Why I Quit Auto-Following on Twitter: Reflections of a Social Media Addict

I am a huge fan of scalable automation. When you average 40 new twitter follows and 20 Fb friend requests a day, it helps to streamline the process. Not of building the relationship-but the initial connection.

A few months ago, I even said Auto Responders were a Do.

So, why am I now stopping automated following on Twitter?

1. Spammers on the rise. This was a given. I automated the initial follow for 2 main reasons: so I wouldn’t miss out on anyone by accident, and I could streamline the process. Now, I am annoyed that there are so many spammers who get auto-followed by my good intentions.

2. Twitter can’t differentiate between automation and spamming. There has been a spamming practice on the rise, where bots (and sadly some people) will follow you, you follow back, and then they unfollow you. This skews their numbers (making them look like a non-spammer). Twitter is cracking down on folks who follow lots of people, and it can’t differentiate by intention.

3. All the cool kids are doing it. Well, that’s not a real reason, but a lot of my reasons are the same as Maria’s for stopping the auto follow process.

What’s the downside?

Manually following each person will inevitably take up more time – and space in my inbox. And time is a rare commodity.

The upside?

I can duck spammers.

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  1. Great insight Shama. Being so new to Twitter I’ve only just stayed in manual mode, not even knowing about some of the automation options, yet in just these few days, having to manually decide which follower I wanted to reciprocate or not has taken a lot of time. And already today (having had to go through more than 50 new followers) I was thinking how I might be able to streamline the effort.

    My first thought was to just click “follow” for everyone. Yet right away I recalled the several I had checked on where it was clear they were spammers.

    Then another concept struck me – if i follow just anyone, even tweeters who are offering MLM, get rich quick, and the rest of that noise, how does that make me look if someone is reviewing my list of who I follow?

    So it comes down to reputation management for me as much as anything.

    And I needed to accept today that I will inevitably need to let a lot of followers go unchecked and un-reciprocated as the back-log of new followers grows.

    I just hope I don’t become so concerned with that to have myself one vacation thinking I need to spend that time catching up!

  2. 2. Twitter can’t differentiate between automation and spamming.

    the same services that offer auto follow have an unfollow option for anyone that removes you

  3. Shama-
    I also don’t auto-follow any more – http://tweepler.com/ is a great resource to check out and decide fairly quickly which new followers to follow back. It’s the easier way I’ve found.

  4. I think of getting Twitter followers kinda like collecting business cards at a networking meeting.

    It’s not about the cards, it’s about how you interact with the people who give you the cards. Do you take the time to read the card? Or just stuff in your pocket and say ya, ya, moving on to the next person?

    When I can’t manage the number of people who have added me, I’ll probably put a note on my Twitter background to tell people I can’t follow them back right away, and then I’ll schedule time to do that.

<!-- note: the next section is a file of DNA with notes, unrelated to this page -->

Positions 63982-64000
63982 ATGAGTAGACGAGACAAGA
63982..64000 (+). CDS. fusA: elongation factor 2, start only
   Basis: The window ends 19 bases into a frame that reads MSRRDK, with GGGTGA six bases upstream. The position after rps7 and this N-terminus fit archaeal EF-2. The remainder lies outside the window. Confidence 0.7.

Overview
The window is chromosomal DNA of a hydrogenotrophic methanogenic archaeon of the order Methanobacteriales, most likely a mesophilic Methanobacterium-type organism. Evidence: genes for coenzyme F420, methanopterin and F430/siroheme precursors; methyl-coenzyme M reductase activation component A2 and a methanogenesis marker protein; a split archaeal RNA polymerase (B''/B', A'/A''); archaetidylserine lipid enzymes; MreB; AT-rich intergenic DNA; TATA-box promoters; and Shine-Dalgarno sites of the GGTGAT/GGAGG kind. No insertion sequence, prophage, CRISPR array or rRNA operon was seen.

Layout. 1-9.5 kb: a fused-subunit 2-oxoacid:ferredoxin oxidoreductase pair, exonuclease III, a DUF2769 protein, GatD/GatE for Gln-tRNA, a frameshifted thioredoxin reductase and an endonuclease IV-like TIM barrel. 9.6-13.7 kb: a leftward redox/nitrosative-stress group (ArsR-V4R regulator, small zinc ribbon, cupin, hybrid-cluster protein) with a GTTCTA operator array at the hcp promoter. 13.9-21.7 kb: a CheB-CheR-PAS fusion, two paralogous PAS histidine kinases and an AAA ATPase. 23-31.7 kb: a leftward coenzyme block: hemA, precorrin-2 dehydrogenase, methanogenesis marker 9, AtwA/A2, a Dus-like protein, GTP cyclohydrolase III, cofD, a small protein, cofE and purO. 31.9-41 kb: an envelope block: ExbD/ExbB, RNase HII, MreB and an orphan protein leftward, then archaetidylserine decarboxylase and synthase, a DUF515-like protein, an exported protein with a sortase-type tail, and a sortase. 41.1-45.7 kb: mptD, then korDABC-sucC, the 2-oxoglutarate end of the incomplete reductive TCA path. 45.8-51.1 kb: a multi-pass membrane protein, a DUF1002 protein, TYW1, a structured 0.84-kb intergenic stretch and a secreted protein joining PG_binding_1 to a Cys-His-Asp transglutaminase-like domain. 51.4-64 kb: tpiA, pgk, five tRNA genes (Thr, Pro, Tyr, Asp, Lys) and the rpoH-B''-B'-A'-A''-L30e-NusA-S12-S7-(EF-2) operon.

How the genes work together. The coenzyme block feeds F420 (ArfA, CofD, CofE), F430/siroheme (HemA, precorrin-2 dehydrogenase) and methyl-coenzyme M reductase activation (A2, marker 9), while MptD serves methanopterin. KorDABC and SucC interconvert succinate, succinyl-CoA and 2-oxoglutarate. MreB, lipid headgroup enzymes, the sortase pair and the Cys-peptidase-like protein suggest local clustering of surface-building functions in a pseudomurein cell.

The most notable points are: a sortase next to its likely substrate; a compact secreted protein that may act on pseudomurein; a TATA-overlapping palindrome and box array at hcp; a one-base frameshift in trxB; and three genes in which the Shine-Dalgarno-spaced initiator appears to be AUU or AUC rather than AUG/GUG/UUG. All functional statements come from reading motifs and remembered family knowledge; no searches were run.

I’d guess people are following for a reason and would prefer (in general) to be followed back because someone’s taken the time to LOOK at his or her bio and actually CHOOSES to follow them.

    I will say that I’m learning as my followers increase, and I increase who I’m following that I’m seeing how it can get harder and harder to manage. I just keep going back to asking myself how I’d want people to be with me, and I’m trying to be the same way with them.

    Thanx for writing this blog. :)

  5. When I first started using Twitter I used the tweetlater service for some automation. I have stopped using this service. I found your article to ring true as my interaction picked up so did my followers but I found that I was getting more and more spam. I read this article and started to use this to manage my Twitter life. http://www.twitip.com/how-to-follow-alot-of-people-on-twitter-and-still-be-engaging-using-tweetdeck/

    I view every profile of the people who follow me and follow people who enrich my life and share my ideas or interests. This allows me to be engaging in conversation and we all get something out of the conversation. By being selective in the people that I follow I ma able to manager the incoming information better as the information has more quality for me. This makes it all the more important to keep a good Twitter profile page.

  6. I think the auto-follow story reminds us that it’s about relationships and human interactions first. It’s quite easy to have a ton of friends if you’ve got a good profile but at the end of the day, we seek quality.

    It may take more time but we have to look at it on the long-run.

  7. For what it’s worth Guy Kawasaki of Alltop.com indirectly disagrees with you (http://www.clickz.com/3633185), and frankly I do too although I am incredibly wary of the seemingly spammy behaviour. I always aspire to continually meet new people, make new contacts and discover new content!

    At times I can admit a test area for my new followers would be useful, but I find that if you follow the right people from the beginning, tweet out relevant and insightful content related to your expertise or interest, you will get the same type of followers coming to check your profile, by keeping a Twitter profile streamlined it will help in part to keep spammers at bay!

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